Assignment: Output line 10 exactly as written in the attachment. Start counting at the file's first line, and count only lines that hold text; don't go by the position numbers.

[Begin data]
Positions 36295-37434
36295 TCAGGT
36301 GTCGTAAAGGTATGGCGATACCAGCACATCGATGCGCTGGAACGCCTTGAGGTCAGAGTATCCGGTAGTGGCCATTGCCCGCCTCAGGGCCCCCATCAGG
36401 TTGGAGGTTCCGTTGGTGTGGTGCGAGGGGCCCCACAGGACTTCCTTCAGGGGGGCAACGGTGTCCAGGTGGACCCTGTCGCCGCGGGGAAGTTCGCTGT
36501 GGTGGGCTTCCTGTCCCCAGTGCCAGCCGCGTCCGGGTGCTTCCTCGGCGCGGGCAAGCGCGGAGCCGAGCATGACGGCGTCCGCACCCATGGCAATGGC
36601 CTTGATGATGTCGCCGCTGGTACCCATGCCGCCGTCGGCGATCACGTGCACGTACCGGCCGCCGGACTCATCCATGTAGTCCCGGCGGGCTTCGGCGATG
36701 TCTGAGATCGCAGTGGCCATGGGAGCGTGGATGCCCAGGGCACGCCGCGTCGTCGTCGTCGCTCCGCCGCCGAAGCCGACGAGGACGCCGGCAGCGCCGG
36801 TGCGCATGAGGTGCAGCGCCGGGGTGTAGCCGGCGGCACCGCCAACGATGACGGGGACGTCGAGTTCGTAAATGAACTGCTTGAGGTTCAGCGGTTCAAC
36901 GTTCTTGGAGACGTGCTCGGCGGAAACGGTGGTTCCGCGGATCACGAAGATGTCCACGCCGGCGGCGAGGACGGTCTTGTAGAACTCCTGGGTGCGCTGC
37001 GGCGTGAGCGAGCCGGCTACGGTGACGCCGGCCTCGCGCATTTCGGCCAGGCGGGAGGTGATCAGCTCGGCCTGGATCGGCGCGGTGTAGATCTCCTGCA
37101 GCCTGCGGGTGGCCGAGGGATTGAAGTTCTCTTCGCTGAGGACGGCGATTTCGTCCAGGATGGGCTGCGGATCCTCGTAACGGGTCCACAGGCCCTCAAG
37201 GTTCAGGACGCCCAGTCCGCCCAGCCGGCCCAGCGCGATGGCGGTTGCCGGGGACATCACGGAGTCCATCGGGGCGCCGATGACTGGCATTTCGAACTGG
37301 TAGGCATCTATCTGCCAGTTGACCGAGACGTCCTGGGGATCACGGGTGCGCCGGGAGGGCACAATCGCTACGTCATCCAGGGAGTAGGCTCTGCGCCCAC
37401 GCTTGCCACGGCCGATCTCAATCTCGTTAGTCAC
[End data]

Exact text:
37001 GGCGTGAGCGAGCCGGCTACGGTGACGCCGGCCTCGCGCATTTCGGCCAGGCGGGAGGTGATCAGCTCGGCCTGGATCGGCGCGGTGTAGATCTCCTGCA